TAMPA, Fla. (WFLA) — High school certainly seems different in 2018 than it did when parents of high schoolers were teens. Education standards, methods of teaching, and the increased worry of violence in the classroom set this generation of high schoolers apart than the generations before.

But on a daily basis, high schoolers deal with the same issues their parents did: a desire to fit in, to look, or not look, a certain way, and pressure to use drugs or alcohol.The difference today is that technology is impacting how teens handle these challenges.

Psychologist Nick Joyce, Ph.D., who counsels students at the University of South Florida, cites recent news reports that find Instagram and Snapchat are among the worst things to happen to kids’ self images, due to young people constantly comparing themselves to highly filtered, highly idealized images of other people. Dr. Joyce says exposure to those images may lead some high schoolers to over exercise, develop an eating disorder, or generally feel bad about themselves, which may lead to depression.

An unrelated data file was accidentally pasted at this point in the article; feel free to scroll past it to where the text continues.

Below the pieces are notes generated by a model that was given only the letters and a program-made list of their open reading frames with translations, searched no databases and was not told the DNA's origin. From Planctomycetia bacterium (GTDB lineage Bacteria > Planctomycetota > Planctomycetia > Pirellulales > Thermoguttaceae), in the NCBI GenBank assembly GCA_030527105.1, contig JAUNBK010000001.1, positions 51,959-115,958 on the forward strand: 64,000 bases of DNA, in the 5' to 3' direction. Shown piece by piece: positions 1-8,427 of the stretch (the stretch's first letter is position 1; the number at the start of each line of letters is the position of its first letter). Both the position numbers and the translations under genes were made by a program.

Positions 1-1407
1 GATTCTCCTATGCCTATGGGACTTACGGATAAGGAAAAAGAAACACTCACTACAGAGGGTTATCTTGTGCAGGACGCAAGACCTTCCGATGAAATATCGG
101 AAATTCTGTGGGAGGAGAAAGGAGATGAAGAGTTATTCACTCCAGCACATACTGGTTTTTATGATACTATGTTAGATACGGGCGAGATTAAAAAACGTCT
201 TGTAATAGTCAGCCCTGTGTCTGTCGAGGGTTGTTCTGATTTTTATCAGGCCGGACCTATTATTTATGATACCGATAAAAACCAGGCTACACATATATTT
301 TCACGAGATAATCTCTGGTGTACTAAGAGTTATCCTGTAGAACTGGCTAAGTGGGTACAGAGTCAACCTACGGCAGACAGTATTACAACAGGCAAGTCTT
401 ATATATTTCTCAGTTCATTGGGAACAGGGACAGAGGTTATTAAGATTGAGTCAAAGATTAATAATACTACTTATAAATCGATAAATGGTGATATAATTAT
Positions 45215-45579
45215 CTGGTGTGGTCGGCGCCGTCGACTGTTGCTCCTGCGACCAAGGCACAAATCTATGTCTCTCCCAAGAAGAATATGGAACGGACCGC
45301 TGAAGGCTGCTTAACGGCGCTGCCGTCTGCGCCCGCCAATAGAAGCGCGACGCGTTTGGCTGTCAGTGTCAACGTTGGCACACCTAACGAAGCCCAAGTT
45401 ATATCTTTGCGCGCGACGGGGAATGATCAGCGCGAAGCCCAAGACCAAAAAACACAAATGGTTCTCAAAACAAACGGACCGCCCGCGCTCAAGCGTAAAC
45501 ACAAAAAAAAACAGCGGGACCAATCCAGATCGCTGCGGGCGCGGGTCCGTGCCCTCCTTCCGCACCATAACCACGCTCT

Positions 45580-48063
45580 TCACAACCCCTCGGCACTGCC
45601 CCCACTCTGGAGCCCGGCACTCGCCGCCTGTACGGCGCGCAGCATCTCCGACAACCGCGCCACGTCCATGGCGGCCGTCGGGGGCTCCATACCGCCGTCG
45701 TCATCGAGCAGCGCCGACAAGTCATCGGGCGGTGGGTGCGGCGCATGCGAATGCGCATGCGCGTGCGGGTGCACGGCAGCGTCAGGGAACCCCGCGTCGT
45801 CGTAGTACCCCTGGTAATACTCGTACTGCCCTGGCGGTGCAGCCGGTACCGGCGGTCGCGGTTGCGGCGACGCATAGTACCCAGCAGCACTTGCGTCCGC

Teens, Dr. Joyce points out, thrive on positive feedback, which makes them feel as though they’re fitting in. High school students today use online feedback as their guide, which explains why YouTube challenges are so popular. When a young person gets positive feedback from doing one of these challenges, or something else that may be silly or risky, they encourage others to do the same.
“If I do that same thing, I’m going to get that same type of response and so we end up doing risky behavior,” says Dr. Joyce.

Risky behavior in high school, now, and for decades before, often includes alcohol, drugs and smoking. These days, manufactured pharmaceuticals are a big issue. Pain meds or stimulants are easy for kids to get their hands on, often from classmates with a prescription. Changing societal views and laws about marijuana use can pose a challenge for parents, who need to explain why pot’s OK for some people, but not okay for others. And the popularity of vaping among teens is on the rise, which may seem innocent enough for teens, but equally damaging to their bodies.

So, what’s a parent of a high schooler to do, to keep kids from these dangerous things? Dr. Joyce says it’s important for parents to find the common thread with your teen. What dumb stuff did you do? How can you relate to feelings of self doubt or peer pressure? If you’re not sure where to begin, pull out your old yearbook and see if you can trigger those feelings once again. You may realize that why it seems so much has changed since high school, it really hasn’t.